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The South American immigrant association will be forced to close in June if the Jewish Agency does not restore money axed from its budget, according to President Leon Amiras.
To finance its social programs, small loans, extra Hebrew classes, and assistance navigating through Israeli bureaucracy, the Organization of Immigrants from Latin America, Spain and Portugal in Israel (OLEI) depends almost entirely on funds from the agency, which reduced its contribution from NIS 1 million in 2005 to NIS 200,000 in 2006.
"We will have to stop everything. We will close the institution, because we don't want to be in a situation where we owe money," Amiras said, adding that the timing was particularly distressing because of the hundreds of olim from Venezuela that might move to Israel in light of the political situation there. "We think there will be a lot of Venezuelans coming, and we have to be prepared to help them."
The cuts are part of a shift in priorities and belt-tightening at the agency which has seen the total budget for olim associations shrink from $2.1m. to $1.6m. this year, according to the Council of Immigrant Associations in Israel.
"These are very serious cuts," said Esther Blum, the council's project coordinator. Many of the 20 member organizations are discussing "closing offices, cancelling projects, and selling their property."
Blum and Amiras acknowledged that the Jewish Agency has faced its own budget cuts, but they criticized a system which has seen tremendous emphasis and funding increases for programs such as birthright and Masa, which encourage young Diaspora Jews to make aliya, alongside reductions in services for olim once they arrive.
"When it comes to the practicality of the end product of these programs and people actually making aliya, we have many less resources to make sure that aliya will be smooth and effective," said Frank Stein. The director of the Israel office of the Zionist Federation of Australia, Stein stressed that he supports the efforts of birthright and Masa.
Stein said that his organization hadn't even applied for Jewish Agency funding this year since the most it could receive would have been NIS 6,000 - and it would have had to spend several times that amount on programming to qualify for the grant.
Jewish Agency funding over the years "has rapidly decreased to the extent that it's no longer viable for us to put in for an application," he said, noting that education and Diaspora activities will suffer as funds are shifted to help make up for the loss of income.
While the Australian association and other immigrant groups are taking money from other sources, Amiras said OLEI didn't have that option.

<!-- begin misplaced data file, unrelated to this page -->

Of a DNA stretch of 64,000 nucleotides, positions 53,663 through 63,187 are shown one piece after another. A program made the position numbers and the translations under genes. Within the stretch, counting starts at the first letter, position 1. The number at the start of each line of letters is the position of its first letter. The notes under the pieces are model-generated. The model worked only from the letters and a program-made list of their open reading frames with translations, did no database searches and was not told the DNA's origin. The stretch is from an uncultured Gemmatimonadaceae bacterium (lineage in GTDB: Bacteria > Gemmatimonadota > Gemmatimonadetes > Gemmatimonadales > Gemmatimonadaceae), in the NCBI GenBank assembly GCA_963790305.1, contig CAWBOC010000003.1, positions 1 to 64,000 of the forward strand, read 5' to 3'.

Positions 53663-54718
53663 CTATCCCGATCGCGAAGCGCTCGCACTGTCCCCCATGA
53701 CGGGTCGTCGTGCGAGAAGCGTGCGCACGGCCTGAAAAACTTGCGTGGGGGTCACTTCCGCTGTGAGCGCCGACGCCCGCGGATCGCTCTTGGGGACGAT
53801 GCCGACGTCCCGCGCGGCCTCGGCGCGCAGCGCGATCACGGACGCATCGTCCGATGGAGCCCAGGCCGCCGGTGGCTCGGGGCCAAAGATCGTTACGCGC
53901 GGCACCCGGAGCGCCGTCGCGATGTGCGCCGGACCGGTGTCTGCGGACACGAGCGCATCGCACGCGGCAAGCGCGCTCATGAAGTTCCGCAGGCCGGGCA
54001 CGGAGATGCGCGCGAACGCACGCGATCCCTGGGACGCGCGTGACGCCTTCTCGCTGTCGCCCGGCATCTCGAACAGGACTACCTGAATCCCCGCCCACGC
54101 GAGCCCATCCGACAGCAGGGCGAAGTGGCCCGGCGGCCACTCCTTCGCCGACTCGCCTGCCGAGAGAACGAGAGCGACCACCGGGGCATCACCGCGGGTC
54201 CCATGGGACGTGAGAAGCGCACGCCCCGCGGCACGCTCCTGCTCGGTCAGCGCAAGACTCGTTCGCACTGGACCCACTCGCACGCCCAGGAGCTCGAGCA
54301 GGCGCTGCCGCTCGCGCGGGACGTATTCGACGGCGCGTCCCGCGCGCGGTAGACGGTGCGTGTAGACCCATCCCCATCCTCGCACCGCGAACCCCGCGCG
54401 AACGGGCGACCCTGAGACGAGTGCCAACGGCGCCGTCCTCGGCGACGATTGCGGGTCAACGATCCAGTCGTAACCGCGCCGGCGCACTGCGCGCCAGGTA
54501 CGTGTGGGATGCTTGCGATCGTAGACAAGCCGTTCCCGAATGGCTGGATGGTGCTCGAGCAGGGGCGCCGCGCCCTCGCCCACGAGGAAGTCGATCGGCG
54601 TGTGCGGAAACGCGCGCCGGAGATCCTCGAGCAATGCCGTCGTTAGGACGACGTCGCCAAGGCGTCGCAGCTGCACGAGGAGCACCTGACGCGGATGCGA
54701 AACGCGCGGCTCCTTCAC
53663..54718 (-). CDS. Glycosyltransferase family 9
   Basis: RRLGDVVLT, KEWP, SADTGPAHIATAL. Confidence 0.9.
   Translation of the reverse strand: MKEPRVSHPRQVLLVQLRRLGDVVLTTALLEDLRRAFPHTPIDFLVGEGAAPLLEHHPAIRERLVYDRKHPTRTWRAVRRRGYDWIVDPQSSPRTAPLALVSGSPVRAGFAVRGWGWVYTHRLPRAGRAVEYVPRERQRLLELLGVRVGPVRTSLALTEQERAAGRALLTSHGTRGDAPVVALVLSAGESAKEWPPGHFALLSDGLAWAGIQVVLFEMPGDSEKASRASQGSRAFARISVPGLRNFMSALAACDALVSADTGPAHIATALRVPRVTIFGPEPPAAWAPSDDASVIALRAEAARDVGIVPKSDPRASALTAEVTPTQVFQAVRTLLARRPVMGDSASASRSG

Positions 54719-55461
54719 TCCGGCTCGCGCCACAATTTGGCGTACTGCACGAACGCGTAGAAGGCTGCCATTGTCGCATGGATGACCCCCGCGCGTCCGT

He said that as a condition for the funding he does receive, the Jewish Agency has prohibited him from soliciting donations from Jewish communities in South America, which in any case have less resources than other Diaspora communities.
A Jewish Agency spokesman said he was not familiar with such an arrangement, and the head of the Jewish Agency's subcommittee on immigrant associations could not be reached for comment.
Amiras said that he has been approached by Christian groups that are willing to contribute to OLEI, but he had turned down their offers.
"I don't want money from these people, because we don't have the same aims," he said. "That I would have to ask non-Jews to help Jews from Latin America to live here, I think that's nonsense."
In the meantime, Amiras has written to Jewish Agency Chairman Zeev Bielski pleading with him to reinstate funding for OLEI.
"The closure of this well-known 50-year-old institution and branches, mainly run by devoted volunteers, will lead those new immigrants [who] arrived in Israel recently to an irreversible chaos," he wrote. "Moreover, it will obviously present a negative image with a discouraging message to those worried potential newcomers who will find themselves helpless to handle their daily problems."
Some 100,000 Jews have made aliya from Latin America, of whom 6,000 are members of OLEI. They pay NIS 50 each year, though dues are waived from those who have immigrated in the past two years.
"When new immigrants come to Israel and need someone to help them, they come to us and not the Jewish Agency or the Absorption Ministry because we speak their language, we speak Spanish," said Amiras, who himself immigrated from Argentina.
In a response to Amiras's letter, Bielski praised OLEI's efforts and work "hand in hand" with the Jewish Agency.
He also wrote that, "As close partners you are aware of the [recent] changes, as a result of which we were forced to significantly reduce our budgetary assistance for the immigrant organizations: on one hand, the new strategic program that was adopted by the Jewish Agency, and on the other, the drastic reductions in the organization's budget."
He ended by promising to "make every effort to increase next year's budget" for the immigrant organization.
Amiras said that next year will be too late, because OLEI's money will run out as of June 30.
The Jewish Agency spokesman reached Thursday said that the issue would be examined at the agency's Board of Governors meeting at the end of next month.
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